Adams runs the gamut from farce to horror. If her reach occasionally exceeds her grasp, that detracts only minimally from a...

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HARBOR

One of America’s oldest stories, the immigrant adventure, is magically new in this stunning debut about Algerians in Boston.

Aziz is 24, “a feather of a man,” but strong and resourceful enough to have survived 52 days as a stowaway in the hold of a tanker. Now, despite badly burned feet, he is swimming for dear life in Boston Harbor. In his first days on land he will bounce from some Egyptians, total strangers, to his one hometown contact, Rafik, to the hospital for foot surgery, and back to Rafik’s seedy one-bedroom apartment, shared by the latter’s American girlfriend and three other Algerians. America is a confusing hubbub for Aziz, yet it has the charm of a blank slate, this “pretty new nothing.” The pressure doesn’t let up as Aziz works like a dog to pay off those hospital bills, while navigating around Rafik (a liar who fences stolen merchandise, including bomb-making materials), learning English, and figuring out American body language. While Aziz remains the protagonist, the story fans out to include his kid brother Mourad (the lucky devil won a green card) and another stowaway, the charismatic go-getter Ghazi, whose scruples about Rafik lead him and Aziz to check out his storage locker, a move that will have dire repercussions. Through flashbacks, Adams, a veteran Washington Post reporter, makes brave forays into Algeria and its blood-soaked, byzantine factional strife, so we can understand why Aziz, fending off both the army and a band of murderous Islamists that abducted him, ran from the killing fields. Through it all, Aziz preserves an essential innocence, so it’s bitterly ironic that he becomes the prime suspect of a stumbling FBI task force trying to destroy an alleged terrorist cell. There’ll be no mercy for the innocent, but Rafik and his accomplice will somehow slip through the net.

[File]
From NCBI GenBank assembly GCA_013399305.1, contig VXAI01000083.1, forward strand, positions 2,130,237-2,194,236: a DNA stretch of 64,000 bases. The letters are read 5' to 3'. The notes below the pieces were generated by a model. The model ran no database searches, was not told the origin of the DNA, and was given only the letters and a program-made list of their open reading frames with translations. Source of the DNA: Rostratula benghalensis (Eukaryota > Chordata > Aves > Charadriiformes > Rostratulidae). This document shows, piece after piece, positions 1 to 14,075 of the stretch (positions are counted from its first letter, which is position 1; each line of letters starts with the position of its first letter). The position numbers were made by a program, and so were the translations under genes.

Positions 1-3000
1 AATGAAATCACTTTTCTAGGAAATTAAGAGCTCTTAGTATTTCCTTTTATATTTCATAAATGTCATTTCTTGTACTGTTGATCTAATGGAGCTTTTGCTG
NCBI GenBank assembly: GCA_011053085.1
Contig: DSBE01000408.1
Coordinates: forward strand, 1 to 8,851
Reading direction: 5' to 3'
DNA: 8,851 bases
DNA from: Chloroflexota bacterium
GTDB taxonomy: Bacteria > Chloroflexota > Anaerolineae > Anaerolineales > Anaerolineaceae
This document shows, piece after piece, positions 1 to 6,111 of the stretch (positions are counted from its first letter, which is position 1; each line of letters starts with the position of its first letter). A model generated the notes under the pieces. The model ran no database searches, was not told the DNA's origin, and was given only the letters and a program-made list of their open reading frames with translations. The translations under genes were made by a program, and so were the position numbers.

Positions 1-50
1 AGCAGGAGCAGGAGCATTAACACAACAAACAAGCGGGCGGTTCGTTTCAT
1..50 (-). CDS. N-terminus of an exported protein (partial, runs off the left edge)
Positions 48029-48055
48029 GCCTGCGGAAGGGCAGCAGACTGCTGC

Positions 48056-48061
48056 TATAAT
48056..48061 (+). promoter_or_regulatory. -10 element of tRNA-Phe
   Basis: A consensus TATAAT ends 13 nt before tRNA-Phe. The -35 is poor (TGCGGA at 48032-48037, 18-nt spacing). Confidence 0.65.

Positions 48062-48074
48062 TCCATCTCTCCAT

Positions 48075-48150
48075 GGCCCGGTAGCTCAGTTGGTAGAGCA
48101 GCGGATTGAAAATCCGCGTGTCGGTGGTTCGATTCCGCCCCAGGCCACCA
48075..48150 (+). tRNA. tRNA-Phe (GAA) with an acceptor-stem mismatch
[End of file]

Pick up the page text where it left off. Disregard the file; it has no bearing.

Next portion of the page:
Adams runs the gamut from farce to horror. If her reach occasionally exceeds her grasp, that detracts only minimally from a fine success.

Pub Date: Sept. 1, 2004

ISBN: 1-4000-4233-X

Page Count: 304

Publisher: Knopf

Review Posted Online: May 20, 2010

Kirkus Reviews Issue: June 1, 2004

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Kin “[find] each other’s lives inscrutable” in this rich, sharp story about the way identity is formed.

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THE VANISHING HALF

Inseparable identical twin sisters ditch home together, and then one decides to vanish.